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# Moment distribution method

The moment distribution method (not to be confused with moment redistribution) is a structural analysis method for statically indeterminate beams and frames developed by Hardy
Cross. It was published in 1930 in an ASCE journal.
[1]
The method only accounts for flexural effects and ignores axial and shear effects. From the 1930s until computers began to be
widely used in the design and analysis of structures, the moment distribution method was the most widely practiced method.
Contents
1 Introduction
2 Implementation
2.1 Fixed end moments
2.2 Flexural stiffness
2.3 Distribution factors
2.4 Carryover factors
2.4.1 Determination of carryover factors
2.5 Sign convention
2.6 Framed structures
3 Example
3.1 Fixed end moments
3.2 Flexural stiffness and distribution factors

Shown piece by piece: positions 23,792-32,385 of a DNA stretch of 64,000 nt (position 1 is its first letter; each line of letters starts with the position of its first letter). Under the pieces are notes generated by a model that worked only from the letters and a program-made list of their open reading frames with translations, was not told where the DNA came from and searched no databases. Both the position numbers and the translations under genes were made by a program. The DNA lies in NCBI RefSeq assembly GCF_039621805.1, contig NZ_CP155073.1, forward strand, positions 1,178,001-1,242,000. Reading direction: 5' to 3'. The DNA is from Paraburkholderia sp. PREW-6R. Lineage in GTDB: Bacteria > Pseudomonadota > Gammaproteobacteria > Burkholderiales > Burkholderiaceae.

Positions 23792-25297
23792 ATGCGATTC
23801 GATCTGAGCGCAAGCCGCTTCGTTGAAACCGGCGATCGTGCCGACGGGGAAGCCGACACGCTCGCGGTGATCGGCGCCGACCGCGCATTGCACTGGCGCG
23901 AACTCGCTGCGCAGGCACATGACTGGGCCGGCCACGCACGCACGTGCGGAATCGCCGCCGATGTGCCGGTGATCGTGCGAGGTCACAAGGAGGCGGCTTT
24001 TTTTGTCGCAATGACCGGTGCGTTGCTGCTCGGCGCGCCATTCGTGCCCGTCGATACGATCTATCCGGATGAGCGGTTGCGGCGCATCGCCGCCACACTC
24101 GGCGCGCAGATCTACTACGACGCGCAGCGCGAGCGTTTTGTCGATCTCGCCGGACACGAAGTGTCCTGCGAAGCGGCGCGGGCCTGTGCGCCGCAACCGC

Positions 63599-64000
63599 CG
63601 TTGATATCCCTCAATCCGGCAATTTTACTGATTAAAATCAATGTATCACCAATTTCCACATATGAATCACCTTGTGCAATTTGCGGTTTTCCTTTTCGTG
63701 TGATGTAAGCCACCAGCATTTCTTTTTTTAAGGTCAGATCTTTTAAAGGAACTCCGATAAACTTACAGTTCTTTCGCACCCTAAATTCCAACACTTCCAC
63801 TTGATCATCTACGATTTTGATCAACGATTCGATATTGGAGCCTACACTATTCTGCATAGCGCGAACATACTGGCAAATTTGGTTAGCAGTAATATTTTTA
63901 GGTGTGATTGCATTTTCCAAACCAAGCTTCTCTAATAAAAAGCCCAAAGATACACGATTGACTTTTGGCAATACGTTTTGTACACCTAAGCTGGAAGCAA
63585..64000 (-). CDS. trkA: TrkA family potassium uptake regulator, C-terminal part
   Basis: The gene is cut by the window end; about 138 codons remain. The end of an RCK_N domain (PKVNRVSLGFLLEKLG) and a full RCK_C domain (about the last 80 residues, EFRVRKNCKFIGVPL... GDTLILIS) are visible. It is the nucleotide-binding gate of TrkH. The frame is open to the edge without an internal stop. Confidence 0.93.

3.3 Carryover factors
3.4 Moment distribution
3.5 Result
3.6 Result via displacements method
4 Notes
6 References
Introduction
In the moment distribution method, every joint of the structure to be analysed is fixed so as to develop the fixed-end moments. Then each fixed joint is sequentially released and the
fixed-end moments (which by the time of release are not in equilibrium) are distributed to adjacent members until equilibrium is achieved. The moment distribution method in
mathematical terms can be demonstrated as the process of solving a set of simultaneous equations by means of iteration.
The moment distribution method falls into the category of displacement method of structural analysis.
Implementation
In order to apply the moment distribution method to analyse a structure, the following things must be considered.